clemc at ccc.com
Tue Jun 19 00:56:21 AEST 2018
On Sun, Jun 17, 2018 at 1:33 PM, Theodore Y. Ts'o <tytso at mit.edu> wrote:
> On Sat, Jun 16, 2018 at 09:37:16AM -0400, Noel Chiappa wrote:
> > I can't speak to the motivations of everyone who repeats these stories,
> but my
> > professional career has been littered with examples of poor vision from
> > technical colleagues (some of whom should have known better), against
> which I
> > (in my role as an architect, which is necessarily somewhere where
> > thinking is - or should be - a requirement) have struggled again and
> again -
> > sometimes successfully, more often, not....
> > Examples of poor vision are legion - and more importantly, often/usually
> > to be such _at the time_ by some people - who were not listened to.
> To be fair, it's really easy to be wise to after the fact. Let's
> start with Unix; Unix is very bare-bones, when other OS architects
> wanted to add lots of features that were spurned for simplicity's
Amen brother. I refer to this as figuring out and understanding what
matters and what is really just window dressing. That is much easier to
do after the fact and for those of us that lived UNIX, we spent a lot of
time defending it. Many of the 'attacks' were from systems like VMS and
RSX that were thought to be more 'complete' or 'professional.'
> Or we could compare X.500 versus LDAP, and X.400 and SMTP.
Hmmm. I'll accept X.500, but SMTP I always said was hardly 'simple' -
although compared to what it replaced (FTPing files and remote execution)
> It's easy to mock decisions that weren't forward-thinking enough; but
> it's also really easy to mock failed protocols and designs that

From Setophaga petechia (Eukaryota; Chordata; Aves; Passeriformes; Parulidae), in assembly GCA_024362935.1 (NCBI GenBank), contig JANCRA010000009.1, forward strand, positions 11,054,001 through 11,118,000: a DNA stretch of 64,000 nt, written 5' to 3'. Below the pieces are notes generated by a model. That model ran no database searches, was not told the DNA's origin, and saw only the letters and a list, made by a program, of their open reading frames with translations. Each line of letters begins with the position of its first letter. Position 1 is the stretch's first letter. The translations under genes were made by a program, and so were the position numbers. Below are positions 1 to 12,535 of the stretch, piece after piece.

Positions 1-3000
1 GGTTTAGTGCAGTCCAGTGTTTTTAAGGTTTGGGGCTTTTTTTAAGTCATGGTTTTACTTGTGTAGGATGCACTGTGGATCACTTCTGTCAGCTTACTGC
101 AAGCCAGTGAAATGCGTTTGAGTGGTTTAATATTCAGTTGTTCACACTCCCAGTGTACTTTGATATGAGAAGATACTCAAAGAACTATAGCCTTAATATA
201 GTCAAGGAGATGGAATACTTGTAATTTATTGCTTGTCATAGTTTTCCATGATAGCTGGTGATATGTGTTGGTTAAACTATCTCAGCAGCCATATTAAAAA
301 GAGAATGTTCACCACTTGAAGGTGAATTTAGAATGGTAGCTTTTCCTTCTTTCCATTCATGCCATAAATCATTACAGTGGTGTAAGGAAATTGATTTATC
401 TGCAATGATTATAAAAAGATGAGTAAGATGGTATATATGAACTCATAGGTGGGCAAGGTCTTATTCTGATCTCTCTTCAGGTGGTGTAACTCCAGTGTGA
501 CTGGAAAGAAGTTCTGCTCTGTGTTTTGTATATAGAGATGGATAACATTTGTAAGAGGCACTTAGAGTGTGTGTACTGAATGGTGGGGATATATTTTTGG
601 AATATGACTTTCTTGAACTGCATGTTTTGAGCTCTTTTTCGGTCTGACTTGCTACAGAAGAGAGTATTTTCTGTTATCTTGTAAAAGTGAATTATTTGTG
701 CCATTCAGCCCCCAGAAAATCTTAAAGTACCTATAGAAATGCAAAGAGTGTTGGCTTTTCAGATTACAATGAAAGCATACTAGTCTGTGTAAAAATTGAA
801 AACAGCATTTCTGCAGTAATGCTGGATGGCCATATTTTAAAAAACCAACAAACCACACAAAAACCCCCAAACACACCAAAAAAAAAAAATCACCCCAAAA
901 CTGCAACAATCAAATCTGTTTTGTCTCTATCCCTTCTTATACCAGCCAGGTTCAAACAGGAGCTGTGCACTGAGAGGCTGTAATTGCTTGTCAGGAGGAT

> collapsed of their own weight because architects added too much "maybe
> it will be useful in the future".
> Adding a database into the kernel and making it a
> fundamental part of the file system? OK, stupid? How about adding
> all sorts of complexity in VMS and network protocols to support
> record-oriented files?
tjt once put it well: 'It's not so bad that RMS has 250-1000 options, but
some has to check for each them on every IO.'
> Sometimes having architects being successful to add their "vision" to
> a product can be worst thing that ever happened to a operating sytsem
> or, say, the entire OSI networking protocol suite.
I'll always describe it as having 'good taste.' And part of 'good taste'
is learning what really works and what really does not. BTW: having good
taste in one thing does necessarily give you license in another area. And
I think that is a common issues. "Hey were were successfully here, we
must be genius..." Much of DEC's SW as good, but not all of it as an
example. Or to pick on my own BSD expereince, sendmail is a great example
of something that solved a problem we had, but boy do I wish Eric had not
screwed the SMTP Daemon into it ....
> > So, is poor vision common? All too common.
> Definitely. The problem is it's hard to figure out in advance which
> is poor vision versus brilliant engineering to cut down the design so
> that it is "as simple as possible", but nevertheless, "as complex as
Exactly... or as was said before: *as simple as possible, but not
* *But I like to add that understanding 'possible' is different from 'it
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